Cottonwood - The Yavapai County Planning and Zoning Commission has rejected Angel Valley's second attempt to bring into compliance its religious uses with an opportunity to lease to third parties.
The commission voted 2-to-6 Wednesday when asked to approve a minor community plan amendment and use permit. The commission action is a recommendation to the Board of Supervisors, which makes the final decision.
During an earlier application Aug. 18, the commission told the retreat operators that a conditional use permit would offer the public more opportunity for comment, while they turned down a recommendation for a change of zoning to Planned Area Development for the same use. That application was withdrawn before it went to the Board of Supervisors, which referred it back to the commission.
The use permit for commercial activities would have applied to only five of the properties, which include cabins, dining room and related spaces, that might be rented to third parties.
Land Use Supervisor Boyce Macdonald Macdonald said that one year ago staff visited Angel Valley (at the time of the James Ray sweat lodge deaths there). At that time, owners Michael and Amayra Hamilton were willing to come to the table and get into compliance.
Angel Valley, originally called Deer Valley, is a private island within the Coconino National Forest and includes 25 properties. All but three belong to the ministry. The operators wanted a conditional use permit to allow a commercial use on five of the properties.
The commission had a number of questions.
Curt Lindner asked, "How do you separate religious and commercial uses?"
Macdonald responded that the county has no interest in their religious affiliation, by which they are exempt. "When we get into lodging, that goes beyond the religious uses."
Asked about taxes, with a potential change of use, Macdonald referred the question to the County Assessor's Office.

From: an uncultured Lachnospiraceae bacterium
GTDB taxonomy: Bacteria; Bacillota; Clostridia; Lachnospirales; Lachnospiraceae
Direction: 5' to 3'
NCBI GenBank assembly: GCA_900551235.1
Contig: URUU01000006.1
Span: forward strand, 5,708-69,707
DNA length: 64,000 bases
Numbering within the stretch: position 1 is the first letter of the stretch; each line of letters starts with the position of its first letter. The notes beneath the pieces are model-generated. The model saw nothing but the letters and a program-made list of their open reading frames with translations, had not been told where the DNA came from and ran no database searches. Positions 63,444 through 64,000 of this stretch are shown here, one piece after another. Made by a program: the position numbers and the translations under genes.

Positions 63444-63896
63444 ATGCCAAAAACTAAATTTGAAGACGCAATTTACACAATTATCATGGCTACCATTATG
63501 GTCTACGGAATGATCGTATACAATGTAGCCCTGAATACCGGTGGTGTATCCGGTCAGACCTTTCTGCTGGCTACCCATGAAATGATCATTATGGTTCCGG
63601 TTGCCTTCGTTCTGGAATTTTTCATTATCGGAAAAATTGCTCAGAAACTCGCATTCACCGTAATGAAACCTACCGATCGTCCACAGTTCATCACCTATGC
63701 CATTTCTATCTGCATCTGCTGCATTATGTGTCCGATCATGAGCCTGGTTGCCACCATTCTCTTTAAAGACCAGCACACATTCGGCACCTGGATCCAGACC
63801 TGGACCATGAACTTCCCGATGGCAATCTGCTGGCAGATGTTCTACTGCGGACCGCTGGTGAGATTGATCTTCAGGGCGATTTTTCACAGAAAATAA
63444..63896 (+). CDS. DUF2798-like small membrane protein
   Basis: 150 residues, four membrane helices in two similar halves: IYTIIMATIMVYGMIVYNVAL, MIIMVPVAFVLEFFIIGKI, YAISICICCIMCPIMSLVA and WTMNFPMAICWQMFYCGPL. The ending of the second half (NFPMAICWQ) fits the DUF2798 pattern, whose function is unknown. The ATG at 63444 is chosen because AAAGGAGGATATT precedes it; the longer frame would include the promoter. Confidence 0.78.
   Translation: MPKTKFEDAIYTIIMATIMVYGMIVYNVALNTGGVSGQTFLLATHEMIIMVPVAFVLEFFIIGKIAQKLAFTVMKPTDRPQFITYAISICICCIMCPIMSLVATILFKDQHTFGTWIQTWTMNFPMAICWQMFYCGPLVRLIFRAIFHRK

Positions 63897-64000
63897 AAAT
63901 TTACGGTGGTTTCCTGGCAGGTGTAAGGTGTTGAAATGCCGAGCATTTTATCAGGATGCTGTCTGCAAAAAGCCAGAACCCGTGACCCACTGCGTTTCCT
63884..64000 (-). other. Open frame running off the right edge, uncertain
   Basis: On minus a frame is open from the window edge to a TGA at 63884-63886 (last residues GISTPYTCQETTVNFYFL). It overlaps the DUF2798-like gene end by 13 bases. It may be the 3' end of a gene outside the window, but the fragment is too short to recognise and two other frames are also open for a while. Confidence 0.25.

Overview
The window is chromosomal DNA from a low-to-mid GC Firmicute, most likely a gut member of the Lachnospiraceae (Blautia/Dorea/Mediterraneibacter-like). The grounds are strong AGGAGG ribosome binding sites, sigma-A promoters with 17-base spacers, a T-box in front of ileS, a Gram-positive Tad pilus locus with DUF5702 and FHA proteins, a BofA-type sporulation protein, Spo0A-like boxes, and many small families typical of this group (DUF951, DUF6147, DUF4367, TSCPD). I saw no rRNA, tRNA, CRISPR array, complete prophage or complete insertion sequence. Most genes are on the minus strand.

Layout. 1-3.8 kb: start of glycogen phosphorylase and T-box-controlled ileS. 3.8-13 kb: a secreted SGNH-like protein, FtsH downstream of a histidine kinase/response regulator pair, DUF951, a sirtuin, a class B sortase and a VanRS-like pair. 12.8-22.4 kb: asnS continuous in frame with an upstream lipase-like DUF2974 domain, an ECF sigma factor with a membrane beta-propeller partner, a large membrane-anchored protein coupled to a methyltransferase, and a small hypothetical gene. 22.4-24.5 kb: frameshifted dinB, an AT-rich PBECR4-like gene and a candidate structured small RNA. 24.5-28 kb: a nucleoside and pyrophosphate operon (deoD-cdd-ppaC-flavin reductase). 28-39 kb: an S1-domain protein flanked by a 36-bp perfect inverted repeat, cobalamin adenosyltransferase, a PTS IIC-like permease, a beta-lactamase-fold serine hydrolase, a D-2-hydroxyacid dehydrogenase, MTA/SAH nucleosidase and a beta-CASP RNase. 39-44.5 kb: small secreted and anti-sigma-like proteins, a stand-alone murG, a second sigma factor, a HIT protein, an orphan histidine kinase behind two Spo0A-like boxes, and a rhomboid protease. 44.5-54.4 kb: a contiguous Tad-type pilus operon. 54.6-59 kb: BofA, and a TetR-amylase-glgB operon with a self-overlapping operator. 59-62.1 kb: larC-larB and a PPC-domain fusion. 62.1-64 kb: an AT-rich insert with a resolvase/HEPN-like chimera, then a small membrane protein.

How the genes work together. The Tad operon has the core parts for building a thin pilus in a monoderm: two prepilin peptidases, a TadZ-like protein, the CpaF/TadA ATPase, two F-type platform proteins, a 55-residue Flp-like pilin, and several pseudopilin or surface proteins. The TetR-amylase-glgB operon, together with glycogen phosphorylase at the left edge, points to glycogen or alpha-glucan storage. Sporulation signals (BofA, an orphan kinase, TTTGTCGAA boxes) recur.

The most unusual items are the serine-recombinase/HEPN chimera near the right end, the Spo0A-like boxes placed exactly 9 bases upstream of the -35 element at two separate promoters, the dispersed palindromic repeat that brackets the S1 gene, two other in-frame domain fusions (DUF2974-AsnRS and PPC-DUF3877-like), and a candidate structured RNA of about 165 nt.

The commissioners wondered if the religious exemption could be a "foot in the door" to allow much larger commercial operation on retreat land throughout Yavapai County. "I hope we don't see that," said Gene Kernan.
On the matter of expansion of facilities as proposed for Angel Valley, Curt Garner said he would rather see compliance before expansion, rather than permit expansion as part of bringing the operation into compliance. The operators said they would like to increase their facilities from a capacity of 46 to 69.
The owners were asked pointedly, by Commissioner Curt Lindner, whether they would continue all of the uses like those in which James Ray took part.
Amayra Hamilton said the Angel Valley Ministry wanted to, "focus on what we do and carefully scrutinize others who want to come in and absolutely look at what they are doing. If it doesn't feel right, we won't allow it."
Michael Hamilton added, "We will absolutely have no more sweat lodges while we are there. We have learned that lesson and we apologize to you for having to experience that."
Asked why they allow third parties to rent the facilities at Angel Valley, Amayra Hamilton answered, "We have made quite an investment in the property to do our work. The people who come to us to hold retreats all are working in the same field. We are all related."
Again, Michael Hamilton added, "We would like to have the retreat to use exclusively but we are not there, yet. We have offered three to 10 events each year, but we were catapulted into doing more things than ever before, after James Ray. We will not have as many third party events as in the past."
The only audience member was Steve Kim, president of the Tao Fellowship, who, this week, signed a stipulation on the use of their 160 acres in a residential area to help resolve the Tao Fellowship land use violation with the county.
Macdonald said there are six major retreat or camp properties on which the county has similar issues.